Oracle-Google Patent Infringement Trial Delayed

Lora Bentley

The last time we talked about Oracle's patent infringement suit against Google, CEO Larry Page was preparing to be deposed. Oracle alleges Google's Android mobile platform infringes patents for the Java technologies Oracle acquired with Sun Microsystems.


In July, the court ruled Oracle could depose Page for no longer than two hours, and only on subjects related to Google's willfulness in committing the alleged infringement and to the value of the Android platform. Trial was slated to begin Oct. 31.


Wednesday, however, the judge pushed the trial back, according to Reuters. In so ruling, Judge William Alsup indicated he has a criminal case starting around the end of October that probably won't wrap up until after the first of the year. For that reason, he may pass the Oracle-Google patent dispute to another judge. He told the attorneys involved:

Your case is huge and needs the attention of somebody who can give it more time than I can.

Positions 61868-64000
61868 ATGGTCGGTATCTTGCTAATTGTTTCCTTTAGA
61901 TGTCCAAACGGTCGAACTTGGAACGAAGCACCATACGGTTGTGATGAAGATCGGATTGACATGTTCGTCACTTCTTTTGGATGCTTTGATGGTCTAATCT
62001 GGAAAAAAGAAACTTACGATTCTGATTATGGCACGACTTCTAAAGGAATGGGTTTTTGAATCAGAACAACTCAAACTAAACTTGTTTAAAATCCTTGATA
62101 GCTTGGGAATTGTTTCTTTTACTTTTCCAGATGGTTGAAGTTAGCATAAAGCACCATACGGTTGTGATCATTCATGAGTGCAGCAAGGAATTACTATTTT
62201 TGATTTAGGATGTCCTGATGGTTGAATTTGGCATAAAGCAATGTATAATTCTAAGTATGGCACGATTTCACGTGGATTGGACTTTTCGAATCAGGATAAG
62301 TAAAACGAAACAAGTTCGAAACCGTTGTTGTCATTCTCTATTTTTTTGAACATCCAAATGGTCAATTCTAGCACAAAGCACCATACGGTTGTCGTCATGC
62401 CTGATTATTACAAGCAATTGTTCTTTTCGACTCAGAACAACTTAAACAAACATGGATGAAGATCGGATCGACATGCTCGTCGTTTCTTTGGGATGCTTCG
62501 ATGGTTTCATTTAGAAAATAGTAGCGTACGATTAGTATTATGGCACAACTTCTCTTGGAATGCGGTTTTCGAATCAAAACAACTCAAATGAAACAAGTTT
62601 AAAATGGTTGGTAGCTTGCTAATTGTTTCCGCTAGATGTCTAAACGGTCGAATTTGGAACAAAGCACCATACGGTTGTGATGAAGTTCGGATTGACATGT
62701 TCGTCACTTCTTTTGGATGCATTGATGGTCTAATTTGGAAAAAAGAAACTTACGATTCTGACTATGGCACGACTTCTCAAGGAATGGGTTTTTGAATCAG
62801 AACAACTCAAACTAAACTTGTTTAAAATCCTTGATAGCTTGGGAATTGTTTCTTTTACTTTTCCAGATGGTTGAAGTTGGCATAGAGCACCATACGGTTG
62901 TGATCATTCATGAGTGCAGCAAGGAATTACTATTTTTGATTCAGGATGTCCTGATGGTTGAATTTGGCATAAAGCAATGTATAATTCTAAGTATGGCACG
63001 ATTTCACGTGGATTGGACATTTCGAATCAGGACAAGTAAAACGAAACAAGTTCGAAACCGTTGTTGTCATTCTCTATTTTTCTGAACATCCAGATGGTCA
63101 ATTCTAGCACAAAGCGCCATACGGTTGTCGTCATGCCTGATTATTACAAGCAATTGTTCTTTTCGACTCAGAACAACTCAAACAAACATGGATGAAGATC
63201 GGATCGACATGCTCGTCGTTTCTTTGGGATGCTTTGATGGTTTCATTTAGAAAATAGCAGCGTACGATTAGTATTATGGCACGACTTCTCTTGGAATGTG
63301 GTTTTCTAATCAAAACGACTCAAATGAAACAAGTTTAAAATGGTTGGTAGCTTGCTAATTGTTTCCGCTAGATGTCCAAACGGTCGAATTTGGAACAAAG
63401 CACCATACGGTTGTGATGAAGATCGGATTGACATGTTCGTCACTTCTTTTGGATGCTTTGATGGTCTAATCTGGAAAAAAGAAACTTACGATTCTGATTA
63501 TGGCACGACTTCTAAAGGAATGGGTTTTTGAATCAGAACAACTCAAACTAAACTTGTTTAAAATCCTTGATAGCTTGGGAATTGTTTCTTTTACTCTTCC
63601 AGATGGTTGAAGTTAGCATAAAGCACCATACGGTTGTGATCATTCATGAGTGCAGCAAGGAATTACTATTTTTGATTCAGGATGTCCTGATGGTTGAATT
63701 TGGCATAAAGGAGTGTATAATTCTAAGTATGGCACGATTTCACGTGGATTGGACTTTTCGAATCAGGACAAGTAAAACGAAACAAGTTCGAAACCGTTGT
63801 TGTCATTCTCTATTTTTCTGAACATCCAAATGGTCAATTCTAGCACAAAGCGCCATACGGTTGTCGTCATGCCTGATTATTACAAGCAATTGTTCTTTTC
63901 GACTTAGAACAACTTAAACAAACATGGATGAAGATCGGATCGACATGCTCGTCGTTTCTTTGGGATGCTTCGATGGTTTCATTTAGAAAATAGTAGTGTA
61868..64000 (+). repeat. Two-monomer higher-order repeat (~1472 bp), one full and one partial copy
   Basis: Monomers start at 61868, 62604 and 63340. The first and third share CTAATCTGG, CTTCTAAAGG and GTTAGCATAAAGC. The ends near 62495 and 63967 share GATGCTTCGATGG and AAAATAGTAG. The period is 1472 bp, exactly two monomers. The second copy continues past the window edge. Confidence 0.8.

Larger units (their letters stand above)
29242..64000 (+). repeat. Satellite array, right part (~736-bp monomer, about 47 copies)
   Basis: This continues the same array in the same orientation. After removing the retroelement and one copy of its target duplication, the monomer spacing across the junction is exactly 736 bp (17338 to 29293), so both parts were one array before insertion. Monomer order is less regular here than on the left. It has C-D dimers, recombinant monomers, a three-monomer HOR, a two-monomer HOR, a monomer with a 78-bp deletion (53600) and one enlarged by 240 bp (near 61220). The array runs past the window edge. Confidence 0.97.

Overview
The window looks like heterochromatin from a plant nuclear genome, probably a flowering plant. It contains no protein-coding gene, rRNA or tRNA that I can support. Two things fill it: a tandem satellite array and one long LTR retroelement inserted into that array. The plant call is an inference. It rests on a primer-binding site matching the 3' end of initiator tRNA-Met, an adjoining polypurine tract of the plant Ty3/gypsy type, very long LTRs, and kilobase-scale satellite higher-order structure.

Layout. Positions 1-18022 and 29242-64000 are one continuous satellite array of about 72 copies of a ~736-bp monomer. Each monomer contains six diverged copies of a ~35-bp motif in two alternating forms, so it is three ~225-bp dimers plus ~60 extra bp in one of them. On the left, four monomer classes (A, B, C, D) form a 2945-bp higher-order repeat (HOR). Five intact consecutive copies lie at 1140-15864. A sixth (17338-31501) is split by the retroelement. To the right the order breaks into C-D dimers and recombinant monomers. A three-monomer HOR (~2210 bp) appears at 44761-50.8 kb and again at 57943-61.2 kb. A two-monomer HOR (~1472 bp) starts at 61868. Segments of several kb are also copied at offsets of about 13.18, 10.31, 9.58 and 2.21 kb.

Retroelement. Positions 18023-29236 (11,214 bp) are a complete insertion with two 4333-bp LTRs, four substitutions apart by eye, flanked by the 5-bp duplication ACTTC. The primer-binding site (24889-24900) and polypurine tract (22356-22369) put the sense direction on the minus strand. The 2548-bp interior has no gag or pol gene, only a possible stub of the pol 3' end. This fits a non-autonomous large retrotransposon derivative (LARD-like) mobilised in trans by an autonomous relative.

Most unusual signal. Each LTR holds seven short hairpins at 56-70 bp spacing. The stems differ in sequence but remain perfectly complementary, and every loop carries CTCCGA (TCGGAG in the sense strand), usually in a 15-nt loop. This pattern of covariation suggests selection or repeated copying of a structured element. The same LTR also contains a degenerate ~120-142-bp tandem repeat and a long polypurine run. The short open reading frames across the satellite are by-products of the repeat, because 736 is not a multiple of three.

Also of note this week, Alsup decided that an email written by a Google engineer to company attorneys and the VP responsible for the Android platform was not covered by the attorney client privilege and could be admitted as evidence at trial. The engineer had been tasked with finding Java alternatives for use in Android, but ultimately advised negotiating a license with Oracle so that Java itself could be used in the mobile platform, Bloomberg Businessweek reports.


The decision can't bode well for Google.

Add Comment      Leave a comment on this blog post
Nov 25, 2011 1:12 AM Henry Henry  says:

Patent infringement occurs across all industries and all sectors of the economy. There are no Patent Police, so fighting patent infringement is the job of the company that owns the patent.


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